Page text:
A development bank China launched with its fellow Brics countries was supposed to reshape international finance. Russia’s invasion of Ukraine now risks turning it into a zombie bank.
Eight years after Chinese leader Xi Jinping and his counterparts from Brazil, Russia, India and South Africa established the New Development Bank, with headquarters in a swanky Shanghai skyscraper, it has all but stopped making new loans and is having trouble raising dollar funds to repay its debts, according to an examination of its finances and interviews with bankers and others familiar with the matter.New Development Bank customer loansSource: New Development BankNote: Gross customer loan total includes lossprovisionsRussia invades UkraineMarch 2020March 2021March 202202.55.07.510.012.515.0$17.5billion
The New Development Bank is the lesser-known of two China-based multilateral lenders. Its larger cousin, the Asian Infrastructure Investment Bank, this week landed in the middle of a public-relations crisis after a disgruntled executive accused it of being controlled by members of China’s Communist Party.
Trouble at both banks, as well as at China’s giant Belt and Road infrastructure push, which has seen China spend $1 trillion to expand its influence across Asia, Africa and Latin America, spotlights growing difficulties for Beijing’s strategy to rearrange an international order it considers biased in favor of the West.
Both the AIIB and the New Development Bank were set up in large part to reduce developing countries’ dependence on dollar-based funding—alternatives to the International Monetary Fund that would help finance development in some of the world’s fastest-growing economies.
The AIIB operates on a much larger scale than the New Development Bank, counting many Western countries such as the U.K. and Canada among its more than 100 members. The bank found itself in a political firestorm this week after its Canadian communications chief resigned and accused the bank’s management of being “dominated by the Communist Party,” allegations that the AIIB called baseless. Nonetheless, Canada’s government said it would halt all activity with the bank while it reviews the allegations, and the bank said it would conduct an internal review.
Meanwhile, the Brics’s development bank is fighting for its very survival, threatened by its own reliance on the U.S. currency.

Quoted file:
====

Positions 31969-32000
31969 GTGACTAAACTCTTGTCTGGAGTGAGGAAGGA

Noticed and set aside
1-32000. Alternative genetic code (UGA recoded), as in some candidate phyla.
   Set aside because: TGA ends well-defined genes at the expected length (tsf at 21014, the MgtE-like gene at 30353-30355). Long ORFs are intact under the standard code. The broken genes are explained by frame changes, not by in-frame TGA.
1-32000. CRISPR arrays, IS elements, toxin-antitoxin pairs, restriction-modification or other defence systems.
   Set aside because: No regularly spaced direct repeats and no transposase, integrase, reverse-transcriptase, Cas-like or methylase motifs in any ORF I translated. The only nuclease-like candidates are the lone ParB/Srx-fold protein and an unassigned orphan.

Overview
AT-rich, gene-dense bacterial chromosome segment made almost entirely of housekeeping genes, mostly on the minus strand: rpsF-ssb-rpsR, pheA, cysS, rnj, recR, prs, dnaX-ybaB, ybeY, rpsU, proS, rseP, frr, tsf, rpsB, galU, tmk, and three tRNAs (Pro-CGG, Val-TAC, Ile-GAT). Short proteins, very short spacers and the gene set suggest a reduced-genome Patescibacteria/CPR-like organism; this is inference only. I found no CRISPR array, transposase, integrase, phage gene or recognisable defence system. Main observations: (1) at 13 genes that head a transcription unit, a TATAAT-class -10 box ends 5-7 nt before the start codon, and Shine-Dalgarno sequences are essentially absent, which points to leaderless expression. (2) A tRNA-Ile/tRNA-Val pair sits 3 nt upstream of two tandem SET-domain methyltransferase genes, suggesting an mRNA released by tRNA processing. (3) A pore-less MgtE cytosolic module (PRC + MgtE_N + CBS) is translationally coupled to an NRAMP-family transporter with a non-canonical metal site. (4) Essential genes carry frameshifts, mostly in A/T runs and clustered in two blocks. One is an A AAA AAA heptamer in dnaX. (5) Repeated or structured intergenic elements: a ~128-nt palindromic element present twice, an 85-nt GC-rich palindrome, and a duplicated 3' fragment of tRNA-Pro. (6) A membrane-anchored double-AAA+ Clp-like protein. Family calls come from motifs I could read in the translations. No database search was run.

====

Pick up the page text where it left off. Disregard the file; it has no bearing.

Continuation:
Soon after Russian troops marched into Ukraine in February 2022, the bank froze all new lending to Russia to assure investors that it was complying with Western sanctions. However, Wall Street quickly became wary of lending to a bank nearly 20% owned by Russia. Xi’s deepening alignment with Russian President Vladimir Putin was another deterrent.
Chinese President Xi Jinping and Russian President Vladimir Putin met with management of the New Development Bank at the Brics Summit in Brasília in 2019. PHOTO: PAVEL GOLOVKIN/AGENCE FRANCE-PRESSE/GETTY IMAGES
Since then, the bank has had to take on increasingly expensive debt to service old borrowings and stay current with its own liquidity requirements. To bolster its resources, the bank is in talks with Saudi Arabia, Argentina and Honduras about becoming members, according to people familiar with the matter.
When it took out a $1.25 billion bond in April, its first since the Russian invasion, it was nearly five times as expensive as its previous borrowing.
“The bank should be concerned about its inability to access capital markets,” said Luciana Acioly, senior researcher at the Institute for Applied Economic Research in Brazil. “It’s not a problem that can be immediately solved.”
In a statement, the New Development Bank said it believes there is “a considerable interest in bonds issued” by the bank and said its sources of liquidity and loan origination pipeline remain strong.
Since coming to power in 2012, Xi has sought to promote China’s currency globally to match the country’s economic clout—and shield it from U.S. sanctions as geopolitical competition with the West ramps up. The Brics bank fit well with his broader agenda.
After setting up shop in Shanghai in 2015 with $10 billion in committed capital from the five founders, the members found it would be difficult to rely only on China’s banks and capital markets. The development bank began to borrow billions of dollars from institutional investors on Wall Street as well as China’s state-owned banks. Some of what it borrowed was denominated in China’s yuan, but around two-thirds of the bank’s borrowings are dollar-denominated—hardly in line with the bank’s stated aim to break their members’ reliance on the dollar.
With the funding in place, though, it started to lend. It grew fast, from only around $1 billion in committed loans in 2017 to around $30 billion at the beginning of last year. More than $10 billion of those loans went to financing infrastructure projects and funding Covid-19 pandemic-relief programs in the Brics bloc, which collectively accounts for a third of the world economy.